GREENFIELD — During her lifetime, Phyllis Wright made three $25 donations to the Hancock County Community Foundation, but her final gift will have a significantly greater impact.
The foundation recently announced that assets Wright committed in a 1998 fund agreement matured into a $1.7 million gift that will establish an endowed scholarship fund for local high school graduates seeking to continue their education.
“She was a very smart lady and managed her finances well,” said foundation President Mary Gibble.
The Phyllis Wright Scholarship Endowment Fund will generate scholarship grants for Greenfield-Central and Mt. Vernon high school graduates seeking to continue their educations either by way of a college degree or other certification.
“She was really interested in people furthering their educations in any way,” Gibble said.
The foundation will begin working on award criteria for the scholarships, and the first payout is anticipated to occur in 2016.
Wright, 90, who died last July, never strayed too far from her family farm near Mohawk.
A farm girl at heart, Wright was an only child, said Marty Wyatt, whose husband, Ron, is Wright’s nephew. Ron handled his aunt’s affairs later in life.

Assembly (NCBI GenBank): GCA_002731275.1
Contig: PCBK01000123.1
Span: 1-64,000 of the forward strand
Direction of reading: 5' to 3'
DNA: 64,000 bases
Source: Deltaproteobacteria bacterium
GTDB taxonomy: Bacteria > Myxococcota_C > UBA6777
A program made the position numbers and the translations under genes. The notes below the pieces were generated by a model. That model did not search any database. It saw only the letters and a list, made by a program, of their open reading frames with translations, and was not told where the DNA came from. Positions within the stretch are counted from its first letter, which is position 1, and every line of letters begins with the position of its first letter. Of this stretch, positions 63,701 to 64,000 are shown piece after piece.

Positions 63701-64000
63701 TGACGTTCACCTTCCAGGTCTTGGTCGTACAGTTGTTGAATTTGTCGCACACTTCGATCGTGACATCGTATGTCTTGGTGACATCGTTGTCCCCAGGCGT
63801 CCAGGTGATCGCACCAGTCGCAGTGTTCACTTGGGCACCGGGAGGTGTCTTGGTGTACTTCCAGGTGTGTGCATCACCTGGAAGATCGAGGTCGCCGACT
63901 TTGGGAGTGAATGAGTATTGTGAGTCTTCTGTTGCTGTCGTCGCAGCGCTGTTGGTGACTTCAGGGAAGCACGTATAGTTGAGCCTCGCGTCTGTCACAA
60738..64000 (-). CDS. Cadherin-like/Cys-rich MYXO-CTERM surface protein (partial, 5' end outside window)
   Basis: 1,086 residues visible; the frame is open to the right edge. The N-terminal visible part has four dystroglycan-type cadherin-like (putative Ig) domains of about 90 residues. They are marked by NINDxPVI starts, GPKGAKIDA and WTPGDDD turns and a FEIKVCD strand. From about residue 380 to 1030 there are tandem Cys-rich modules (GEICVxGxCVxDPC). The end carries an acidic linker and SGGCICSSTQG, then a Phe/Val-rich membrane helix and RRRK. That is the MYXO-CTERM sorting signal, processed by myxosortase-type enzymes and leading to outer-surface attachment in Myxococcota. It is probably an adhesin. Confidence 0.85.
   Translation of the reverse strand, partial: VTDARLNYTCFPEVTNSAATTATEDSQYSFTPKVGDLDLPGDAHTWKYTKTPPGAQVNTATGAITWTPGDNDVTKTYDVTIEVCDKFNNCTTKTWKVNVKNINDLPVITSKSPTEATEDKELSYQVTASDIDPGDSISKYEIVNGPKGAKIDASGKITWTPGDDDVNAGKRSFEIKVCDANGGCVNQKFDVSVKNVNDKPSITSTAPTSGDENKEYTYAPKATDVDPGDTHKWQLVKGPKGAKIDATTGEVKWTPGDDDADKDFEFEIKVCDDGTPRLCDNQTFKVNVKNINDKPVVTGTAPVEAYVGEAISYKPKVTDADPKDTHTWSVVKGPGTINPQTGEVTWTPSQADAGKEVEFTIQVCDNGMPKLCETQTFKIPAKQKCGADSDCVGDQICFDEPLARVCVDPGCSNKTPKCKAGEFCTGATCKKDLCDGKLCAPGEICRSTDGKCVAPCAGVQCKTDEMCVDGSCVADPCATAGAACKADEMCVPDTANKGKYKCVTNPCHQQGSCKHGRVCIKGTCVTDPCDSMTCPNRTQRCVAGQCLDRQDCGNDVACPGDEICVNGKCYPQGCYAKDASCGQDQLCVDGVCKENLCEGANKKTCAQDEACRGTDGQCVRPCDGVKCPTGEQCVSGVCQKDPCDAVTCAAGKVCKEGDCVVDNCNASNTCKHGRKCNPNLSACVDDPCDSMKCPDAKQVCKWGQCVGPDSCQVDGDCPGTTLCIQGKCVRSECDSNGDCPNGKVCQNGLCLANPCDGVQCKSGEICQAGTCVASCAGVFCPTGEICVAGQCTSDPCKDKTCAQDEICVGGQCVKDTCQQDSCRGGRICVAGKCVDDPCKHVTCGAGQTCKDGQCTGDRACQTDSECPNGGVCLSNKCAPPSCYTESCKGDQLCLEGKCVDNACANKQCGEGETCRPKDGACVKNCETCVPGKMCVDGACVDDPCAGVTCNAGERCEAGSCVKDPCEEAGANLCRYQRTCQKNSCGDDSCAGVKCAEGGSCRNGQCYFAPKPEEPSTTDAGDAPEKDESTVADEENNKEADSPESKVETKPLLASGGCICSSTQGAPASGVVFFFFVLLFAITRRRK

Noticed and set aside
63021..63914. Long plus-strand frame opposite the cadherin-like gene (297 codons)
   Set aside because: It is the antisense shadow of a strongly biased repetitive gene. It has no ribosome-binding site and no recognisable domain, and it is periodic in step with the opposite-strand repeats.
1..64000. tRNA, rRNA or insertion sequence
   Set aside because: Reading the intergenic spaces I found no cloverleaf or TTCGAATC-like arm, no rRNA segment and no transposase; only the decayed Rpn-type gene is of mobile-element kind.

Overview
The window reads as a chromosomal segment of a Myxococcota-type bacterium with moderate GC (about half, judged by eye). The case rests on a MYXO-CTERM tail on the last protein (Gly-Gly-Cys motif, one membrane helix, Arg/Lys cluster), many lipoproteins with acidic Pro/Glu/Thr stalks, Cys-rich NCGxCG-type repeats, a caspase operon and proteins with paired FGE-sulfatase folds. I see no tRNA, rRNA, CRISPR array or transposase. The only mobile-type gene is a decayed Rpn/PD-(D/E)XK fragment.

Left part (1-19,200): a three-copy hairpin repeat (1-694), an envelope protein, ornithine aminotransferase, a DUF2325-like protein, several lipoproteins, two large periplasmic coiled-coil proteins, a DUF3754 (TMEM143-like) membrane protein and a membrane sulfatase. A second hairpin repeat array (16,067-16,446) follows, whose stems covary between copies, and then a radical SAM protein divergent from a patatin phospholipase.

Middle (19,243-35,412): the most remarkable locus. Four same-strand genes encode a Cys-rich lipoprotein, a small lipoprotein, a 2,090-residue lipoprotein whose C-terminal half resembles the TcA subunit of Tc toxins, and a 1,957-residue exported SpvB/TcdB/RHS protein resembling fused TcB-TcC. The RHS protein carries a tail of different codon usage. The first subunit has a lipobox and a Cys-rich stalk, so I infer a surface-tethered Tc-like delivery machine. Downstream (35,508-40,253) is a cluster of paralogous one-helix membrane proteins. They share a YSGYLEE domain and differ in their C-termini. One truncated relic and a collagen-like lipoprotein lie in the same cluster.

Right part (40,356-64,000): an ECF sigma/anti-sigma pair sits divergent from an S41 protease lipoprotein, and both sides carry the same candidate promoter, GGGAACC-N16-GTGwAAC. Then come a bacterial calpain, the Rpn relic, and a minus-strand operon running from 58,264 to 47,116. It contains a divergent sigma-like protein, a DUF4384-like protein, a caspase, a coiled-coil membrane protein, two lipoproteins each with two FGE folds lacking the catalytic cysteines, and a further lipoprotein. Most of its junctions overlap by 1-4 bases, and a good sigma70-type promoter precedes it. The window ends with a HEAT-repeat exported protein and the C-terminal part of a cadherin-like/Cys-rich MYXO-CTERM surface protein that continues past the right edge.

A 1941 graduate of Mt. Comfort High School, Wright understood grain marketing and merchandising and spent most of her career at the Board of Trade in Indianapolis.
She later worked at the Maxwell Grain elevator and Hancock County Tractor.
Dorothy Gunn, whose career as a nurse at Hancock Regional Hospital spanned 43 years, knew Wright during her time as a volunteer at the hospital, work Wright enjoyed.
“Phyllis was very well known in this community,” Gunn said. “She was a receptionist in the surgery area, and she really enjoyed it – really enjoyed the people.”
Greenfield estate planning attorney John Apple said the foundation gift was one of several that Wright left to benefit the area’s youth and the county as a whole.
“She gave to several very worthwhile charitable services, including the hospital, where she volunteered, and the Boys & Girls Clubs,” Apple said.
“My feeling is that it was a young person sort of thing, and she wanted to do what she could to help,” he said.
Though her gifts were substantial, Wright was not the kind of person to flaunt her generosity, say those who knew her.
“She was a very humble person and, obviously, very giving. She wasn’t the kind of person that wanted to be out in front; she wanted to do what she could do and stay in the background,” Apple said.
“She was a precious person,” Wyatt said. “She didn’t need much. Because she was an only child, she was very close to her first cousins. It was a very tight-knit family.”
Gibble said the foundation celebrates substantial gifts like Wright’s, but “all gifts are honored,” she said.
“These types of gifts obviously move the needle very quickly, but you don’t have to be wealthy to make a difference,” Gibble said.
Currently there is a “transfer of wealth” between generations that is occurring, and Wright’s donation “serves as a great example to give back,” she said.
“Anyone can make a difference,” Gibble said.